Last week, I finished listening to Eckhart Tolle’s The Power of Now. It had been on my “to-read” list for years, when by a stroke of fate a dear friend offered to lend me her audio copy. I plan to do a full review of the book in the coming weeks but for now I want to focus on one important element—forgiveness of the past.

Recently I started thinking about the first twenty-five years of my life. In The Power of Now, we learn that to live in the future or the past is to suffer. The only way to exist in true harmony is to live in the now. After all, the past is not real, the future is not real. The past and the future only exist in our minds. The only thing that is truly and completely real, is the now.

The challenge with this, however, is that until we can accept, understand, and move on from the conditioning of the past, we can not experience true freedom. And in order to truly accomplish this, we must experience true forgiveness of the past—forgiving others & ourselves completely.

As I reflected upon these truths, I realized that I have been holding on to a tremendous amount of pain from my own personal history. There is so much past that continues to haunt me and impact me in the now. One of the greatest sources of pain revolves around my former lifestyle.

I spent so much of my life caught up in a false sense of self. I spent incredible amounts of money on material possessions that I now perceive as worthless (clothes, jewelry, useless electronics, etc.) For some reason, I fell into the marketing. I bought it—all of it. (You can read more about my journey into financial prison and my subsequent journey out in previous posts.)

But that’s not really the point, the point is that I ended up here. I can sit around and feel sorry for myself, angry that so much of my life was wasted, frustrated that I’ve only paid off a fraction (albeit a substantial fraction) of my debts so far; but if I did all of that where would it get me? It wouldn’t get me anywhere except maybe on a private jet to my own personal pity party. No thank you.

Instead of wallowing, I am grateful. Grateful that I have come this far. Grateful that I’ have learned these lessons and changed the direction of my life by the age of 25 (soon-to-be 26). Grateful to be surrounded by a community of people that support me and believe in me. Grateful to have discovered my life’s true purpose and passion. Grateful to be doing what I love (even if only part of the time). Grateful to be safe, secure, healthy, strong, and beautiful.

As I move through these emotions of gratitude for what I have now and what I am now, I find that the pain of my history slips away. I believe that I am finally on a path toward true forgiveness of the past. The reality is that it happened. I made mistakes, like all fallible human beings do. However, without making those mistakes, I may never have come to this place, to this now.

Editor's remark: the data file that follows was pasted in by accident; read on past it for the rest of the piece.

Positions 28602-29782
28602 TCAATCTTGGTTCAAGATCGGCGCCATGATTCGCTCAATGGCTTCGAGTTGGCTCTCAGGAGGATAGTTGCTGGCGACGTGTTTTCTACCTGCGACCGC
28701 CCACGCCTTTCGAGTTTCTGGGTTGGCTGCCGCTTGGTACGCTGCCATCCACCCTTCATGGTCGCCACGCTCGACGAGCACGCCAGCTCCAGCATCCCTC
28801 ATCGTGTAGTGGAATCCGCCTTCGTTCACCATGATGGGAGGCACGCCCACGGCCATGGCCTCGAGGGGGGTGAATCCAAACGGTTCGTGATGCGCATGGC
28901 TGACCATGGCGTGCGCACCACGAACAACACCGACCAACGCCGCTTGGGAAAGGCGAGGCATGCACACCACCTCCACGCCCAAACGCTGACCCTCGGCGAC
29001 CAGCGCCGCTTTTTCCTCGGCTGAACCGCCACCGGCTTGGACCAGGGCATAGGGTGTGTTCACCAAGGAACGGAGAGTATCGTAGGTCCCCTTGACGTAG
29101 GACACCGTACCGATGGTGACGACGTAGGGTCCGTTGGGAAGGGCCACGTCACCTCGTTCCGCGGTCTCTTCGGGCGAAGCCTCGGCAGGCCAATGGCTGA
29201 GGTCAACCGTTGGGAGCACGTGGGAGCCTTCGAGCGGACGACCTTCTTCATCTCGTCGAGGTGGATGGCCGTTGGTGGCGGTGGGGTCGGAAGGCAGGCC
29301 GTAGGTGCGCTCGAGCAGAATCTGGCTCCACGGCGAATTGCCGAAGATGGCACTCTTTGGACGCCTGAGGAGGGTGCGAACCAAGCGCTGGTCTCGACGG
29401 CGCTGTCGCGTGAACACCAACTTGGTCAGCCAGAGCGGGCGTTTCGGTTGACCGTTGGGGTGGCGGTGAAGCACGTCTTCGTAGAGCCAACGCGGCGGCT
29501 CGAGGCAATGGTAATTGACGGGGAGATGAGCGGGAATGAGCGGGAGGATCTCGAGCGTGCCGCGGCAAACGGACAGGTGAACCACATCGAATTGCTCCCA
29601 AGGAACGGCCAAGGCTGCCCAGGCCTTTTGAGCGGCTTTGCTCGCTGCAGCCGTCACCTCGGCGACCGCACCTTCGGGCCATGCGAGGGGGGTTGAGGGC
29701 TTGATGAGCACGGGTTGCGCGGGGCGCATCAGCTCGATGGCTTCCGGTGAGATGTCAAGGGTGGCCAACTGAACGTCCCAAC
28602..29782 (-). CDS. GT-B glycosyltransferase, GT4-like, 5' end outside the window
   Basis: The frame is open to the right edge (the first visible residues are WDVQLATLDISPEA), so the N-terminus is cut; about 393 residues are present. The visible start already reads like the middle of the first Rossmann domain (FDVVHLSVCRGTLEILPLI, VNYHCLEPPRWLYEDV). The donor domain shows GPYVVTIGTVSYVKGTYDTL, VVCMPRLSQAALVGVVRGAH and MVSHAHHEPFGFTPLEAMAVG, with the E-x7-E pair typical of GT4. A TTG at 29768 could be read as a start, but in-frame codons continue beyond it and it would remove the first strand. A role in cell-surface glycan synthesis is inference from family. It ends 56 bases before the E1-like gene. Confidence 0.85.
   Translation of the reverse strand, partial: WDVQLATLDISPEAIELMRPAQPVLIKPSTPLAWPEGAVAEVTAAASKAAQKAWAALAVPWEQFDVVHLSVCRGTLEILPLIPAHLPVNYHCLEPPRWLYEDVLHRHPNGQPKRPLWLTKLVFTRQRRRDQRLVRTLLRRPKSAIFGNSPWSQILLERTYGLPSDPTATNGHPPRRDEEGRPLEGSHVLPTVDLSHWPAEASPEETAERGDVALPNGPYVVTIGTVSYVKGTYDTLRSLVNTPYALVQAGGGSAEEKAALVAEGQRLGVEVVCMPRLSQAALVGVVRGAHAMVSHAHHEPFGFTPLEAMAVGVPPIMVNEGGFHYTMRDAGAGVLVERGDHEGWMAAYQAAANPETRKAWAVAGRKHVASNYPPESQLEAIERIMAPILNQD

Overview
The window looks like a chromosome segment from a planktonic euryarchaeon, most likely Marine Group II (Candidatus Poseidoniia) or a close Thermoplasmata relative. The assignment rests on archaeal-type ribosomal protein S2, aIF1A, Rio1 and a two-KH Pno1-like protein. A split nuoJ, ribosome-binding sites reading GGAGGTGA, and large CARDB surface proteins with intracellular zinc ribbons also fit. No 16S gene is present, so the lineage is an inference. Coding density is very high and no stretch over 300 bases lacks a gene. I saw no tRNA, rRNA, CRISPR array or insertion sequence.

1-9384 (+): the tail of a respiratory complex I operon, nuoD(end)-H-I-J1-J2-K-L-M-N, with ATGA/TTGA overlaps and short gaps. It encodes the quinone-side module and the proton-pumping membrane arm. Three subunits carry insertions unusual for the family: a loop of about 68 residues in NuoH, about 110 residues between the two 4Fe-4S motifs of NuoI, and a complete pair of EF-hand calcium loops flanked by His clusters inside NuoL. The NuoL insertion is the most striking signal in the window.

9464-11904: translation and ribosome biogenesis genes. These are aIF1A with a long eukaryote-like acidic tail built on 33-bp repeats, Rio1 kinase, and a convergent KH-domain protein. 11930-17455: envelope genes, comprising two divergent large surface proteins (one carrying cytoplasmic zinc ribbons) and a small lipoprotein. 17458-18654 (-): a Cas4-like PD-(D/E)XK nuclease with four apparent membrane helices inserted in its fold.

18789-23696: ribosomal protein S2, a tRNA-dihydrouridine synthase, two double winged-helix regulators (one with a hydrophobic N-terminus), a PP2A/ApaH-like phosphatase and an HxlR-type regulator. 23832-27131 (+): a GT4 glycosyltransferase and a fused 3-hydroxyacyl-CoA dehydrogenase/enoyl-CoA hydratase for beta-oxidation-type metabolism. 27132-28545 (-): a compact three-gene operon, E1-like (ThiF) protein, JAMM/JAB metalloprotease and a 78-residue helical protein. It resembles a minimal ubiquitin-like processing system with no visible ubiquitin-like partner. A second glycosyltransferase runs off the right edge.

The past grants us wisdom & grace. The memories that haunt us the most, are usually the memories that taught us the greatest lessons. Forgiveness will come from acceptance. So, the trick to true forgiveness is true acceptance. Once we can accept our past unconditionally, we can live fully in the now.

I am making my way on this journey slowly. For most of my life, I focused almost entirely on the past—heart breaks, mistakes, errors in judgment, loss, failures, and so on—but that was a tragic mistake. What I now know is that the past is gone, the only thing that matters is now. And likewise, the future is a distant place that exists only in my mind. The only thing that matters is right now.

Transforming the way that I think has been a challenging process, but I have come a tremendous distance already and I will keep on pushing forward, always.

Now I ask you, reader, what pieces of your past are you holding on to? Are you willing to accept those pieces unconditionally so that you may truly forgive and live in harmony & light? Will you join me on this journey?

4 thoughts on “Letting Go of the Past: Forgiveness”

  1. Good post. Aside from grateful, you should also remember not to blame yourself. When you did the wrong things, for some reason, you thought there were good at that moment in time… so you cannot blame yourself for doing something that you felt was good at the moment. The rest is history and like you said its only the past.

    1. @Peter – Thanks so much for the comment, I really appreciate it & agree completely. There can be no blame in true forgiveness.

      @Carlos – Sorry to hear that you are in a similar “debt boat” but the important hing — for you & I — is that we are on our way to higher grounds. 😉 Thanks for the comment!

  2. Oh, it can be so hard to accept and forgive financial mistakes we’ve made. I have a sizeable mound of credit card debt that has haunted me for years. Congrats on having most of it paid off by 26. That’s a big deal.

    Yeah, forgiveness is key to moving forward in growth. Very well said.

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